A theistic balance on the court

Those who worry about a balance on the Supreme Court of adherents to Judaism, Roman Catholicism, Protestant Christianity and other … Continued

Those who worry about a balance on the Supreme Court of adherents to Judaism, Roman Catholicism, Protestant Christianity and other religions are concerned about the wrong categories. There are two salient classes of religions – theistic religions and atheistic religions. If we define a religion as a system of beliefs, atheism is just as much a religion as theism is. The religious balance that should most concern us as we assess the composition of our courts is the degree to which our jurists seek to push theistic religions off of the public stage, inviting atheistic religions to take their place. The big question isn’t whether church can or should be allowed to play roles in our governments. Rather, the question is whether it is theistic or atheistic religion that will be invited to play those important roles.

Why is the distinction between theistic and atheistic religions the most salient for America? The great British jurist of the early 20th century, Sir John Fletcher Moulton, gave us the best metric I have found to assess the probability that democracy and free markets will flourish in a nation: The extent to which people instinctively obey unenforceable laws. Theistic religions teach their adherents that even if the police or court systems don’t catch them breaking laws, with perfect certainty God will catch and punish them. The remarkable and distinctive instinct of so many Americans assiduously to obey unenforceable laws is rooted in the belief that they and/or their ancestors have held that there are eternal, not just temporal, consequences for not following the rules.

Theistic religions are the predominant institutions in our society that work to inculcate the instinct to voluntarily obey unenforceable laws. The ability of Sarbanes-Oxley to inspire such obedience is minimal, when contrasted with the power of theistic religions to inspire compliance. There are certainly those who are not religious and yet obey such laws because it is now part of America’s culture. But it is a part of our culture because of theistic religions that in the past strongly influenced the way people lived their lives. Culture is not a reliable custodian of these instincts for America. The problem that jurists have created for America when they mistakenly have framed a mandated separation of church and state is that the religions of atheism and secularism offer us no institutions whose mission is to inculcate in the next generation of Americans the instinct to obey unenforceable laws. I cannot conceive of a body of decisions that in the long run will have proved to be more damaging to the strength of American democracy and prosperity than those that have pushed theistic churches under the back seat, and enthroned atheistic ones in their stead. The jurists who have done this simply don’t get that they are minimizing the very institutions that give us our civil liberties in the first place.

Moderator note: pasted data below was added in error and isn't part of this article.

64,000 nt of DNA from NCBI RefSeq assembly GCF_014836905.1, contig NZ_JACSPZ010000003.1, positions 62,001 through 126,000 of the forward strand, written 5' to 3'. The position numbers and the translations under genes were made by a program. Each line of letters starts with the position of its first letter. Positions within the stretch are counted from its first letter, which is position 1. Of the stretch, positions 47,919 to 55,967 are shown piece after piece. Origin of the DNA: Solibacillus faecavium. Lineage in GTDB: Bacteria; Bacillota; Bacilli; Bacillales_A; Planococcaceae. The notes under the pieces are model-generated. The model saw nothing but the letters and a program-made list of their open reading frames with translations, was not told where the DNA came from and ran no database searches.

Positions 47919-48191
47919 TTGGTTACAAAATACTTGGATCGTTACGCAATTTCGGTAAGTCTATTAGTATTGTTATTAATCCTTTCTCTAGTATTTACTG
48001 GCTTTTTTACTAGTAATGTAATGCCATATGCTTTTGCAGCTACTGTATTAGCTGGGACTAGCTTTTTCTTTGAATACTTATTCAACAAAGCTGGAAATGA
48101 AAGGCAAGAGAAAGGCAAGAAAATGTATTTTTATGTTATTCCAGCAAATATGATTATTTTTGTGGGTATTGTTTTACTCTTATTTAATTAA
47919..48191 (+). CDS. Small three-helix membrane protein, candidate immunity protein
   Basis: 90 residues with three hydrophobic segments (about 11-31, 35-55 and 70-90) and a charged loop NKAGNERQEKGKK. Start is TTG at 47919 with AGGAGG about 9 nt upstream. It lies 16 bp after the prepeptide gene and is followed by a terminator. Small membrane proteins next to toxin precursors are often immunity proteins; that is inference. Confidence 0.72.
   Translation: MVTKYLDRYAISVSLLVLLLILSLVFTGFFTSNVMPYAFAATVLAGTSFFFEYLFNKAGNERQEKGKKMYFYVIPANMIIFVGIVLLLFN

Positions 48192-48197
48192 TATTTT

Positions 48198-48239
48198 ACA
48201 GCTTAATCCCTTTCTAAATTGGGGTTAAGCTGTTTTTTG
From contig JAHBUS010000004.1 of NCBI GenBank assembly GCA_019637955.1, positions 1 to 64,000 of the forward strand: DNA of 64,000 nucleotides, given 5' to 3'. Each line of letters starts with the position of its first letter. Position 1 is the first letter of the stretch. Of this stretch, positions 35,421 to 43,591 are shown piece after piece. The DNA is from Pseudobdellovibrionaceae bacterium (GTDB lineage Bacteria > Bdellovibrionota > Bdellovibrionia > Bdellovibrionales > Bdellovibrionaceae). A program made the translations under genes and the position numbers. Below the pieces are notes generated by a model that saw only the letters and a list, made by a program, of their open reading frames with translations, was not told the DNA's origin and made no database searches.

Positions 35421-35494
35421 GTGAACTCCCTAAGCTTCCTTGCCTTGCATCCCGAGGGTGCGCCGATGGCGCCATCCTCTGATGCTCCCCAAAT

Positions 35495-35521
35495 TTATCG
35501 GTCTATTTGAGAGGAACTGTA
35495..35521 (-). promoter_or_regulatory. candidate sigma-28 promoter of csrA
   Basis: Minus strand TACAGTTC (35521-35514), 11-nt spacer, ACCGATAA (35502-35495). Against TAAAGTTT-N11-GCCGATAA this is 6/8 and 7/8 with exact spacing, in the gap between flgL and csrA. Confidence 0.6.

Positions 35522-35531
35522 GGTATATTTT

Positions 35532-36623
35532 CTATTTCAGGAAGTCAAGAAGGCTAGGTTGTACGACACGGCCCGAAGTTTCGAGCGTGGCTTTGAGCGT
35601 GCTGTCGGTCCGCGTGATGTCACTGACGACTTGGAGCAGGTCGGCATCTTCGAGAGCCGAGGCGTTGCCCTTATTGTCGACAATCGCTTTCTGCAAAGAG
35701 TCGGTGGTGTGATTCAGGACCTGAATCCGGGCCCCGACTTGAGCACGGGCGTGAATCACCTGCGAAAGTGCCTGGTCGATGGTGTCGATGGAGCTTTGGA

It is for these reasons that I believe that those concerned with a balance of Protestants, Catholics and Jews on the Court have framed the problem incorrectly, and have missed entirely a problem of vast consequence.

Clayton M. Christensen is the Robert and Jane Cizik Professor of Business Administration at the Harvard Business School. He is a member of The Church of Jesus Christ of Latter-day Saints (also called the Mormon Church). His views are his own, and are not official positions of his employer

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